Some posts are especially tricky to write and this one has to top them all both in terms of expressing the complexity of the feelings and the risk of being misinterpreted (willfully, in many cases, as self-righteousness needs to find an outlet even if it is an inappropriate one). I should note that the atomic bombs were dropped more than 20 years before I was born and no member of my family had anything to do with World War II in Asia (though my grandfather served in Europe). There is no reason why I should feel responsible in any way for what happened, but I still feel by virtue of the country that I happened to be born in that I "should" apologize when I speak with a survivor. It's an odd compulsion, but it is there and hard to explain until you are in that situation. That being said, that is not the part that bothers me. I feel terrible for people on all sides who suffered during the war and I know that all war is both a small (personal pain and loss) and big (geopolitical, economic, and impersonal) issue. It's also immensely complex and talk of it often is oversimplified in the interests of self-gratifying finger-pointing. I feel worse for people whose family members vanished without a trace because of the atomic bombs, but I feel bad for everyone who suffers losses in war regardless of their nationality.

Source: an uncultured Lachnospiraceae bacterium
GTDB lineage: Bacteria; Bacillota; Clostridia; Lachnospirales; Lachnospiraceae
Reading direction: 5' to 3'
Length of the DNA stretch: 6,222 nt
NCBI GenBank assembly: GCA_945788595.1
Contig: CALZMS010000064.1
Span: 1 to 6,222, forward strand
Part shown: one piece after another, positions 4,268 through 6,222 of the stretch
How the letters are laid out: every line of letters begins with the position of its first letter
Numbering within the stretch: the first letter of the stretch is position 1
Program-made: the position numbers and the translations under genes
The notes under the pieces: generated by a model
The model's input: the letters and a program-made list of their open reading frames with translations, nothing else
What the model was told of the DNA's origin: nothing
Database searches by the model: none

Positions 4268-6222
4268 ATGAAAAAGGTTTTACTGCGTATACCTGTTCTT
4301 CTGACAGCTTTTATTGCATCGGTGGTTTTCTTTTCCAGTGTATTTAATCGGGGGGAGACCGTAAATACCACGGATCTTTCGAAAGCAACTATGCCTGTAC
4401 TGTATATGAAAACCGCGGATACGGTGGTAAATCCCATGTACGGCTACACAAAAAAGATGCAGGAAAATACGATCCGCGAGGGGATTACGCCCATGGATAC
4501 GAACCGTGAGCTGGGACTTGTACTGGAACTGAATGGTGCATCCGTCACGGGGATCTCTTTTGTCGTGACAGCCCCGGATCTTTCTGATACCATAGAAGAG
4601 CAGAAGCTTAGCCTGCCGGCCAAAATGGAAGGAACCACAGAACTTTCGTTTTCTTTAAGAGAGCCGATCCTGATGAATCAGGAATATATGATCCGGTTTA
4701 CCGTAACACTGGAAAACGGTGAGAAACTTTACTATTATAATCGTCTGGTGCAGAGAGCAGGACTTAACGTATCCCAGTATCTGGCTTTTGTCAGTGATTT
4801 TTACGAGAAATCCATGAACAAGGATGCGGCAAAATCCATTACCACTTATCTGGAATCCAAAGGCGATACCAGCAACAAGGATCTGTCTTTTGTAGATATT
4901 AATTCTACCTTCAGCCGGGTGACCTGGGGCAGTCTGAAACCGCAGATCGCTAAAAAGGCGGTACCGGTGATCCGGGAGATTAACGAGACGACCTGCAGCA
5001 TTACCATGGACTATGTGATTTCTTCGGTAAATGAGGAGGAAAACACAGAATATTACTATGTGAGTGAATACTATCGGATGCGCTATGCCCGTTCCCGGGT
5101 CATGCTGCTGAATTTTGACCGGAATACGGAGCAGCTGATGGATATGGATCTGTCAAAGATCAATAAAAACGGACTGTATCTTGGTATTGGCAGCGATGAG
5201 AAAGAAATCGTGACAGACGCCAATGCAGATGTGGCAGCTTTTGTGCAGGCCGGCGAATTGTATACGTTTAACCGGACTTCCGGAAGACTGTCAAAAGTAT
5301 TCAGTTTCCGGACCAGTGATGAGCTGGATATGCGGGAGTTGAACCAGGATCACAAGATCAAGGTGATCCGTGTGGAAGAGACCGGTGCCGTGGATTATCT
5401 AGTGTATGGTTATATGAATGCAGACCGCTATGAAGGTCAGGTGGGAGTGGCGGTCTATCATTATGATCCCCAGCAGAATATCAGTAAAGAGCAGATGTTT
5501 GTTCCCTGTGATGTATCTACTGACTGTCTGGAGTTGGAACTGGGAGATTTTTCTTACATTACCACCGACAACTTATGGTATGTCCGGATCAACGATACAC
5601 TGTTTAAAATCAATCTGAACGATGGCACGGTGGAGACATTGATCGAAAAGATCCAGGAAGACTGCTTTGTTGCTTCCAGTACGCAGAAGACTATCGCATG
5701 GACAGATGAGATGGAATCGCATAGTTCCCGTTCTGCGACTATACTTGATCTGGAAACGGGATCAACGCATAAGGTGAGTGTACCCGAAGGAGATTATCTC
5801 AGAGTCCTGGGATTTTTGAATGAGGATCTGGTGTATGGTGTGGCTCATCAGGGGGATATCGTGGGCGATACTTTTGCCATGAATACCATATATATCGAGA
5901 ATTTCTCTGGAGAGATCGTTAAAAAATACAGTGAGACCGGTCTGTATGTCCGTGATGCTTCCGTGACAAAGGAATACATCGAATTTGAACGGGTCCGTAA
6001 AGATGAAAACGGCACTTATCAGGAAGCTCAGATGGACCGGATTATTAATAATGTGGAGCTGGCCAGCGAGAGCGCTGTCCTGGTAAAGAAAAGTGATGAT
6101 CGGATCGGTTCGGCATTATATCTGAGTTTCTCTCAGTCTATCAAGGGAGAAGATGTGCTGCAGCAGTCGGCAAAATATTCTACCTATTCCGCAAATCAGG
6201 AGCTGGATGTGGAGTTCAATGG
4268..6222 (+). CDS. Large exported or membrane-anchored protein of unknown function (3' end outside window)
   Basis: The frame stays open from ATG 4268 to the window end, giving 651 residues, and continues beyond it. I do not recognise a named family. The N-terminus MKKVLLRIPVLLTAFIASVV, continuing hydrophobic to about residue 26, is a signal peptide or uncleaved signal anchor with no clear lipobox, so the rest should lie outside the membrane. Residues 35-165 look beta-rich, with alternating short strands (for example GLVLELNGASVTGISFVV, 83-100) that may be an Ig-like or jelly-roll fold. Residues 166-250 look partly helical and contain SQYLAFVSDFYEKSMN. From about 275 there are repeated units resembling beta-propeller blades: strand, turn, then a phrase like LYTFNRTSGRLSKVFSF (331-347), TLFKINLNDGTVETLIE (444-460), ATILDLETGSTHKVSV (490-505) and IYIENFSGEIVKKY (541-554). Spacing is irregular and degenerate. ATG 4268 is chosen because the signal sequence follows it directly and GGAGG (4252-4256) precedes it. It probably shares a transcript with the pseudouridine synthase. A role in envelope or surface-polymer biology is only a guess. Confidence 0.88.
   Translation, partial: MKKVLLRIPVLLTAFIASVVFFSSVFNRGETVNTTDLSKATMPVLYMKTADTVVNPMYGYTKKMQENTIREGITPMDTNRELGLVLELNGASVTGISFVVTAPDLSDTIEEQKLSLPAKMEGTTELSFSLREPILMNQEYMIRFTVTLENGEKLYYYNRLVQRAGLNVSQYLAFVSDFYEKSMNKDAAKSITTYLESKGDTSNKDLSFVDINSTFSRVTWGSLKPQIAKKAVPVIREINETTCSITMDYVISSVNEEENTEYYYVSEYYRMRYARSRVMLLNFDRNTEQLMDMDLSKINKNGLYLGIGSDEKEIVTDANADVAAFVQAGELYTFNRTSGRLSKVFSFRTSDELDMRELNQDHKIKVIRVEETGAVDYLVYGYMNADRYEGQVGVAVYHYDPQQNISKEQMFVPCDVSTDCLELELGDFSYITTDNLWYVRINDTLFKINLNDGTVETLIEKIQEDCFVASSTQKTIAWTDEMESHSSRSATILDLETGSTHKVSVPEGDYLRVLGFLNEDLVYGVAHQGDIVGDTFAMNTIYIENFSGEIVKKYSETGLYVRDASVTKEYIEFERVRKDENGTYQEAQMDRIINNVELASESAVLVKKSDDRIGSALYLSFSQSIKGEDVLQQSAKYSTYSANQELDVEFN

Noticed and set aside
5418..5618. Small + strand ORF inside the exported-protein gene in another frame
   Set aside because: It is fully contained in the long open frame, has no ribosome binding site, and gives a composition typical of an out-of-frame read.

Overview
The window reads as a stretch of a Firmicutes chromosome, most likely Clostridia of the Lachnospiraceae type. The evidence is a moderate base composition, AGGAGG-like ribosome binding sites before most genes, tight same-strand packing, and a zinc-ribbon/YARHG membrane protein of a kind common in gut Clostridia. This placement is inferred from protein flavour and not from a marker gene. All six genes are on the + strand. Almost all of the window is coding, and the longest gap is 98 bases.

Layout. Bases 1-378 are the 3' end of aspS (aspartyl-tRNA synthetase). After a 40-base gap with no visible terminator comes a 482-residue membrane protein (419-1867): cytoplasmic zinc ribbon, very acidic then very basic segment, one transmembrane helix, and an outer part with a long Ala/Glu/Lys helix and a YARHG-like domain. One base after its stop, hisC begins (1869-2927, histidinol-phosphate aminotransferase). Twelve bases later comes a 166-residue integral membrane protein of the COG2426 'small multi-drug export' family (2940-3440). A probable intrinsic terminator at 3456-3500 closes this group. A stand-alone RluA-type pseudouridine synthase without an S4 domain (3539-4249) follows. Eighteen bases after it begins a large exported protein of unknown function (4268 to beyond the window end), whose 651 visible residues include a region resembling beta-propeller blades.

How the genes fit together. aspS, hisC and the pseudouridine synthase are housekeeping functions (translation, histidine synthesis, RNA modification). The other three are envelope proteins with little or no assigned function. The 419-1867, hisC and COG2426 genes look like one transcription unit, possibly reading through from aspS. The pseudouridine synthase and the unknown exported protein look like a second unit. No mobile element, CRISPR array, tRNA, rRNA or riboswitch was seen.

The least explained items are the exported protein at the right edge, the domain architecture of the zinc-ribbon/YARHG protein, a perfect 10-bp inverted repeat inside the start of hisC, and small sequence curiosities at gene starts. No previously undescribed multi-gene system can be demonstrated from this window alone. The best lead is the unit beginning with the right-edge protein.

Feeling deep empathy and sadness as well as a misplaced sense of responsibility isn't what I'm not going to miss about talking to A-bomb survivors in Japan. The part I won't miss is when such discussions are accompanied by smiles from said survivors as they try to paper over the discomfort and suffering they experienced with a socially comforting expression. I won't miss the heartbreaking smiles that A-bomb survivors wear when they talk about this time in their lives.